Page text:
University of Maryland, College Park
Silvina Matysiak’s Lab
Q: What field is your PhD in?
I received my PhD in Biophysics from Johns Hopkins University where I gained an excellent foundation for a research career. I had the fortune of working with Tom Woolf and have greatly benefited from his guidance and mentorship. My research focus was studying the conformational changes in CaATPase (SERCA) using molecular dynamics simulations.
Q: What is your current research project?
I am currently working on developing a novel multi-scale simulation method, which would allow simultaneous representations of different resolutions in the same system to reduce computational cost. This would enable large systems to be decomposed into sets of nested regions represented in different resolutions based on their relevance. In addition, I am studying the effect of varying length of polyQ repeats and flanking sequences of Huntington protein on the interaction with lipid bilayers and changes in their structure.
Q: What skills and experiences have you gained/do you hope to gain from your postdoc position?
Working with Silvina Matysiak has been a tremendous learning experience. In addition to working on novel methods research, I have had the opportunity to write grants, co-teach a course, and mentor students in my lab. These experiences have been essential in my development as an independent researcher.
Q: Tell us about a great experience or opportunity you’ve had in the past year?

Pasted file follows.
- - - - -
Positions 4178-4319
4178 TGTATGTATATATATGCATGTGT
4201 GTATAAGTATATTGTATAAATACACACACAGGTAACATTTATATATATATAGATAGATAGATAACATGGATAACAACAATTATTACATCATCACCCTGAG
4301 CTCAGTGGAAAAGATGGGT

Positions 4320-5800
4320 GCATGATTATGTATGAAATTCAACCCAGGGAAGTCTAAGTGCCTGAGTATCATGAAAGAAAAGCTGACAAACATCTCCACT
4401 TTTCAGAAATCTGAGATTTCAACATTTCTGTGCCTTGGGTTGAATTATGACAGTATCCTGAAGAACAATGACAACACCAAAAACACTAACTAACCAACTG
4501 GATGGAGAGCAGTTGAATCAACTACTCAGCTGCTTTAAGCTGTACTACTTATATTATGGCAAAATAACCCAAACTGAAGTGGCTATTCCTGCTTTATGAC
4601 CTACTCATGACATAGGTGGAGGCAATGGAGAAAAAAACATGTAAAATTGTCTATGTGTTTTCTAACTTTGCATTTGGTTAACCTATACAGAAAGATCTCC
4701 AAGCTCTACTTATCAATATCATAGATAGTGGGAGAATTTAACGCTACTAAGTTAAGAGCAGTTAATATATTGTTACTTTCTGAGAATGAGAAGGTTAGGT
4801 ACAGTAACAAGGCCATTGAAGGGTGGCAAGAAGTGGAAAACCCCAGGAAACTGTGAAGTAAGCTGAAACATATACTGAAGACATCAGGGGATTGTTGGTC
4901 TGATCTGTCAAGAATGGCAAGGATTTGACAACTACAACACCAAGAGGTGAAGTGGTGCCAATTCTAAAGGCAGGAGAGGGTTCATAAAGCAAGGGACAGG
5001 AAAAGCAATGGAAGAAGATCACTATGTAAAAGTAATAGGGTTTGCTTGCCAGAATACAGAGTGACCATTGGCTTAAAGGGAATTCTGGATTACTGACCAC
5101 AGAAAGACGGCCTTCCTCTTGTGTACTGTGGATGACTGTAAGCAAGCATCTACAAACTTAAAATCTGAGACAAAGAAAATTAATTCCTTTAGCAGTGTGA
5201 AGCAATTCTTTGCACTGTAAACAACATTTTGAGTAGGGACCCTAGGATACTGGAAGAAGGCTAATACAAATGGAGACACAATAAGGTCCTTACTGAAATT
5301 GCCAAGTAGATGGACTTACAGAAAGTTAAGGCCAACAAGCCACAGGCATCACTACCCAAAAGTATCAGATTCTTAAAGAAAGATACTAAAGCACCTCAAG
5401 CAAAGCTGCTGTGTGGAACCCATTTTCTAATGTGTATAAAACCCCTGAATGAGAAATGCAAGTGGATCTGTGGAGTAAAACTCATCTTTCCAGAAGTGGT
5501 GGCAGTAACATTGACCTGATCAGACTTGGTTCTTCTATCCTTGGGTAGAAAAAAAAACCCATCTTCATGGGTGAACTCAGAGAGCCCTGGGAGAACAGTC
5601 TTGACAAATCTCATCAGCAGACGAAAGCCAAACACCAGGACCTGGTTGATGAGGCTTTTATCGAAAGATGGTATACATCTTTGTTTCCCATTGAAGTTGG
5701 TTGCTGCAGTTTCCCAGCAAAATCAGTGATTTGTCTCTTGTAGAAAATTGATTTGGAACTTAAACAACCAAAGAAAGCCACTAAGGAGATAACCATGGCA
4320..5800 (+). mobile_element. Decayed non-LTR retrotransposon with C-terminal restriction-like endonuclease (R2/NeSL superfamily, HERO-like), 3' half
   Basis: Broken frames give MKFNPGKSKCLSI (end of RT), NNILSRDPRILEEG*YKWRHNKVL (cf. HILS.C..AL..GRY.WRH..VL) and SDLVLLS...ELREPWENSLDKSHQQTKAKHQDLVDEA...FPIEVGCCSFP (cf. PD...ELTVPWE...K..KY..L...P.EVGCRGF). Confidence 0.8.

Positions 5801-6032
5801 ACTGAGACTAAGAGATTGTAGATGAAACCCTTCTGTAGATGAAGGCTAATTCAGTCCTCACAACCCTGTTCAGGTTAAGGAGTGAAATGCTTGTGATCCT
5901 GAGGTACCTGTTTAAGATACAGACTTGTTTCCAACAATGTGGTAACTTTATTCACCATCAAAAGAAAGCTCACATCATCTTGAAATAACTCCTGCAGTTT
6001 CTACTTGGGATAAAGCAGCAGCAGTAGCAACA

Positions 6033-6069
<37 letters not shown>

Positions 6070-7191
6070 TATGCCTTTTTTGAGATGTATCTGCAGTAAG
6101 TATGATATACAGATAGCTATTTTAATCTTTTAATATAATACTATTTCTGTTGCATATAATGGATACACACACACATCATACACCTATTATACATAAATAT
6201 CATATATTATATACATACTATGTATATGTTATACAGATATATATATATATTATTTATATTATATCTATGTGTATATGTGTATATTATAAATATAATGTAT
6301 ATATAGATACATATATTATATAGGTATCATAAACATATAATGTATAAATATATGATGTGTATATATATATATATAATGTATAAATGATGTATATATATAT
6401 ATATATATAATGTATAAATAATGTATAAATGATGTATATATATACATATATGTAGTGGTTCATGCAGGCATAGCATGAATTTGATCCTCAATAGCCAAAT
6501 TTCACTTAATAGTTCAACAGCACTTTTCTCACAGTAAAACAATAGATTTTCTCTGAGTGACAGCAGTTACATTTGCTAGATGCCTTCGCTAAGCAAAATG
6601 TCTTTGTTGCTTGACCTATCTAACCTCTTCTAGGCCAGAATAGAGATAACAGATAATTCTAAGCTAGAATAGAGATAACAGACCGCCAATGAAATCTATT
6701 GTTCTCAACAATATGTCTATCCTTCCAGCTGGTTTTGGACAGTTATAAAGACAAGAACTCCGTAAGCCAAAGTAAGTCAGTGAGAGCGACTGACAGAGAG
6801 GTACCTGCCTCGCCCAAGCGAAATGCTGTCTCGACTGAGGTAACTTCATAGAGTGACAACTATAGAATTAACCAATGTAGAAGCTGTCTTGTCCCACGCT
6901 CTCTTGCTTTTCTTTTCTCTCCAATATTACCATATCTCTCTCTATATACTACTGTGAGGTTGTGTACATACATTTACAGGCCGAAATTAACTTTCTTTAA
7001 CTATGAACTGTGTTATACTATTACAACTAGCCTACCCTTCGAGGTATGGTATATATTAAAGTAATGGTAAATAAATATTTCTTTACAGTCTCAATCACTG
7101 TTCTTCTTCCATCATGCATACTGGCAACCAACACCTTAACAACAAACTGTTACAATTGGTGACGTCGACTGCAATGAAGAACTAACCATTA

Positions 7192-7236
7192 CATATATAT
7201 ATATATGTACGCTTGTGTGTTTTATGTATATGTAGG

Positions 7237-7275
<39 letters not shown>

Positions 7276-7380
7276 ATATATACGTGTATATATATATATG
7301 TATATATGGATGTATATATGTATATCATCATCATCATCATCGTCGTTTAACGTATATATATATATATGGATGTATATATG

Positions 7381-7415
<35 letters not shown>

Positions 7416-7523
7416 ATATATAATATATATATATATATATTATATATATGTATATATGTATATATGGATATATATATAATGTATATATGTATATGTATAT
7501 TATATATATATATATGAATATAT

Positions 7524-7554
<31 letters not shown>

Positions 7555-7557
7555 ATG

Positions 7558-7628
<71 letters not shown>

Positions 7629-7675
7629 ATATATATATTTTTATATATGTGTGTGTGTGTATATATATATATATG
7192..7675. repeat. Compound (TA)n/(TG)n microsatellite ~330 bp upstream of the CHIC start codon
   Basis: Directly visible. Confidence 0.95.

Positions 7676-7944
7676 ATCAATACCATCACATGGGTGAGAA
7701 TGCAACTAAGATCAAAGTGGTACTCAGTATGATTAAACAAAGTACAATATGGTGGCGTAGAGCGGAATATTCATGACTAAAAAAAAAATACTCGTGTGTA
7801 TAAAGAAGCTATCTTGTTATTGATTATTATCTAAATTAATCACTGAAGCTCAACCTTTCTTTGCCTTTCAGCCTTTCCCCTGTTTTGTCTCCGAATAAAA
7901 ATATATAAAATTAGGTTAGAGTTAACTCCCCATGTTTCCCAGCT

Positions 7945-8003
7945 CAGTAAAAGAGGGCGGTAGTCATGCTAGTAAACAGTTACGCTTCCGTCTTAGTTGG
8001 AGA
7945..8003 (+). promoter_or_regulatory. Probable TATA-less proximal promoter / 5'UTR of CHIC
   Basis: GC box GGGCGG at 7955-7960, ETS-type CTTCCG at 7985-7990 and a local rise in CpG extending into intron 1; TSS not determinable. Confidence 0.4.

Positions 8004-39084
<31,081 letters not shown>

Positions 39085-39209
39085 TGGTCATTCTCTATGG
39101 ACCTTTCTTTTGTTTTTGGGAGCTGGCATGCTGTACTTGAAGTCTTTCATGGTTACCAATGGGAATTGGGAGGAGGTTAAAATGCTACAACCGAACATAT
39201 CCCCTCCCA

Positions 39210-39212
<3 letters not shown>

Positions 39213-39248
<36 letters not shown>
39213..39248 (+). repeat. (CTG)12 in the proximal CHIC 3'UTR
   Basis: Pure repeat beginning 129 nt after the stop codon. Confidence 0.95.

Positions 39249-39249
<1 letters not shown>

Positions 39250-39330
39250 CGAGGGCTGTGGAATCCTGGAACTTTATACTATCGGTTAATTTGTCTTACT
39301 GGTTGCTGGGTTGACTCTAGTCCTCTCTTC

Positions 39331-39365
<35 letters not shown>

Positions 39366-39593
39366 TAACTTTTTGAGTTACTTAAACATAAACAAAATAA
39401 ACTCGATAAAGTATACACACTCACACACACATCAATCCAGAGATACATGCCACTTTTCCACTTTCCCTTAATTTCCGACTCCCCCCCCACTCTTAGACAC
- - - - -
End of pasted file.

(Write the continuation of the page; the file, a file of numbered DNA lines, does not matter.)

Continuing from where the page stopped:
I have had the opportunity to present my work in several platforms, including conferences and publications in premier journals. It was inspiring to receive positive reviews and encouragement of my work. I have also had the good fortune of meeting exceptional scientists, who have motivated me.
Q: What do you hope the next step in your career path will be?
I plan to pursue a career in academic research and hope to make valuable contributions to science and to the education of students and junior researchers.
Q: Why did you join the Biophysical Society?
The Biophysical Society Annual Meeting provides a great opportunity to present my research and get valuable feedback from my peers. The Society also provides a wonderful forum to network and meet the many inspiring people who are working in my field.
Q: If you were not a biophysicist, what would you be?
I have been an Indian classical music student, and it has been my passion since childhood. If I were not a biophysicist, I would be a musician running a music school.
Silvina R. Matysiak, Anu’s PI says:
Anu joined my lab in fall 2011. She is an outstanding Postdoctoral Fellow and she has been key in helping me building my lab which is a little over two years old. Anu is becoming an amazing independent researcher, working on multiple projects and having a nice balance between them. Anu has expressed to me several times her interest in going back to her home country (India) and opening her own lab in a research-intensive university. I see a bright future ahead of her.
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April 2013 Table of Contents